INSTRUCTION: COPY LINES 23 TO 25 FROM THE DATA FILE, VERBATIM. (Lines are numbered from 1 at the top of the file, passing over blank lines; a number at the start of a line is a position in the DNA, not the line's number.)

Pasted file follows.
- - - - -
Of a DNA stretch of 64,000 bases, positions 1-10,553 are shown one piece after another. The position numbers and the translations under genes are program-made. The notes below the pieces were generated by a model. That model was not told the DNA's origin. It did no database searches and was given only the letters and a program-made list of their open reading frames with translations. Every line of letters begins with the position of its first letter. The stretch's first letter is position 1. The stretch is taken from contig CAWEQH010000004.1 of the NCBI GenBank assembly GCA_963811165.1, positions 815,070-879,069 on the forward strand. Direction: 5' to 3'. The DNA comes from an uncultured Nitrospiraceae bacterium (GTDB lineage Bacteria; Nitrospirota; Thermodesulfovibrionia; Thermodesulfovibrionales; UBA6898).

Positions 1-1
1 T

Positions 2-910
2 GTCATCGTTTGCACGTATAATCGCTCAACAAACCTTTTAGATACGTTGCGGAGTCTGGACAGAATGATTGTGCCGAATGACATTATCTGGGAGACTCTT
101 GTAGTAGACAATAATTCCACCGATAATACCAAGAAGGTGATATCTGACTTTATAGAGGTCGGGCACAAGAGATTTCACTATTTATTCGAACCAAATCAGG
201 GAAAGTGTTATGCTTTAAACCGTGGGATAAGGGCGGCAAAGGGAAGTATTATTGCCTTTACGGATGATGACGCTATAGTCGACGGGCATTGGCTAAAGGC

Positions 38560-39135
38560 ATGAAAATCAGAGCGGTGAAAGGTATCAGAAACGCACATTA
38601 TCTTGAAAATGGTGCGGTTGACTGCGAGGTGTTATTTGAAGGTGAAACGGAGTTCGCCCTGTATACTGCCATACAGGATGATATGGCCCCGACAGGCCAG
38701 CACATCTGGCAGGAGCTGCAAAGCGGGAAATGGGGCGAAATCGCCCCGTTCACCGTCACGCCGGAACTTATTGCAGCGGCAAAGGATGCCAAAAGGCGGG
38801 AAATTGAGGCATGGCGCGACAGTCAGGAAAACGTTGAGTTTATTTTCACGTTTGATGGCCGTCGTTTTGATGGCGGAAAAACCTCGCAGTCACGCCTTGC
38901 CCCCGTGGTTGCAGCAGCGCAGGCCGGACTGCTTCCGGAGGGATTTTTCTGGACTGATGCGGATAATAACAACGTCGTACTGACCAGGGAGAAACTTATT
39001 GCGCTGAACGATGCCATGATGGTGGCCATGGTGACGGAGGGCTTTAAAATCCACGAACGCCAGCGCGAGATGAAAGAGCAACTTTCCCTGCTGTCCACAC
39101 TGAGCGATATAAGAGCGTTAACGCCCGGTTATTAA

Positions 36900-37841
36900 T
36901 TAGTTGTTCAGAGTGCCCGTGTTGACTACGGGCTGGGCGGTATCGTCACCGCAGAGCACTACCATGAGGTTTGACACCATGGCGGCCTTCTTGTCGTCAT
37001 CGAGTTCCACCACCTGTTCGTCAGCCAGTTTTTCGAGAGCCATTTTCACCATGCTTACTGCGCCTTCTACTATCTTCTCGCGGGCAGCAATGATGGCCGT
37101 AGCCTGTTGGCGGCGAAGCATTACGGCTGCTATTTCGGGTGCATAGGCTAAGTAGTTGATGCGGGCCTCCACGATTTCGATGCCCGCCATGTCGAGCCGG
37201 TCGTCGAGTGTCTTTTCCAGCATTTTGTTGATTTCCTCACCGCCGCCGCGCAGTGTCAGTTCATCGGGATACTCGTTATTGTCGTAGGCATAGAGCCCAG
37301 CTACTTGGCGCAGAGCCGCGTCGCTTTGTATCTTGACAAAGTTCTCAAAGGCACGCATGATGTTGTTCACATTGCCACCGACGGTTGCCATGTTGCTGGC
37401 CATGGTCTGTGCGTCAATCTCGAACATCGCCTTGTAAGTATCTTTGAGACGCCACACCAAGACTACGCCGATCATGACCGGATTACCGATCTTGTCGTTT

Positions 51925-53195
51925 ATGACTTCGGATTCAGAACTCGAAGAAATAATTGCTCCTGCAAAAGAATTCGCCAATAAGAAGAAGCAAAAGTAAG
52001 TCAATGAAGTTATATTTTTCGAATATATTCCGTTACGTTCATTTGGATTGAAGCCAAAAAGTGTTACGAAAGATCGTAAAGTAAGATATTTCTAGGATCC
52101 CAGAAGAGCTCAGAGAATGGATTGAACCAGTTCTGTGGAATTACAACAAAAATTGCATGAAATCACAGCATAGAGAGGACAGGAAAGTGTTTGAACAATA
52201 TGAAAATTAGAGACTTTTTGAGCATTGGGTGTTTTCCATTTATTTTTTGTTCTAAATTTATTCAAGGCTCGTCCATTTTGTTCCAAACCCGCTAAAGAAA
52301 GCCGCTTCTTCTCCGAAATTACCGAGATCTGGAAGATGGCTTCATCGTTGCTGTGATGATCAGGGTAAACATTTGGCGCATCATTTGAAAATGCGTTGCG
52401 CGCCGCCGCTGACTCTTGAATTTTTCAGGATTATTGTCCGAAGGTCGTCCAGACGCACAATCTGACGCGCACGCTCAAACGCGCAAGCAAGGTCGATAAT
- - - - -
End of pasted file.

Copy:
37401 CATGGTCTGTGCGTCAATCTCGAACATCGCCTTGTAAGTATCTTTGAGACGCCACACCAAGACTACGCCGATCATGACCGGATTACCGATCTTGTCGTTT

Positions 51925-53195
51925 ATGACTTCGGATTCAGAACTCGAAGAAATAATTGCTCCTGCAAAAGAATTCGCCAATAAGAAGAAGCAAAAGTAAG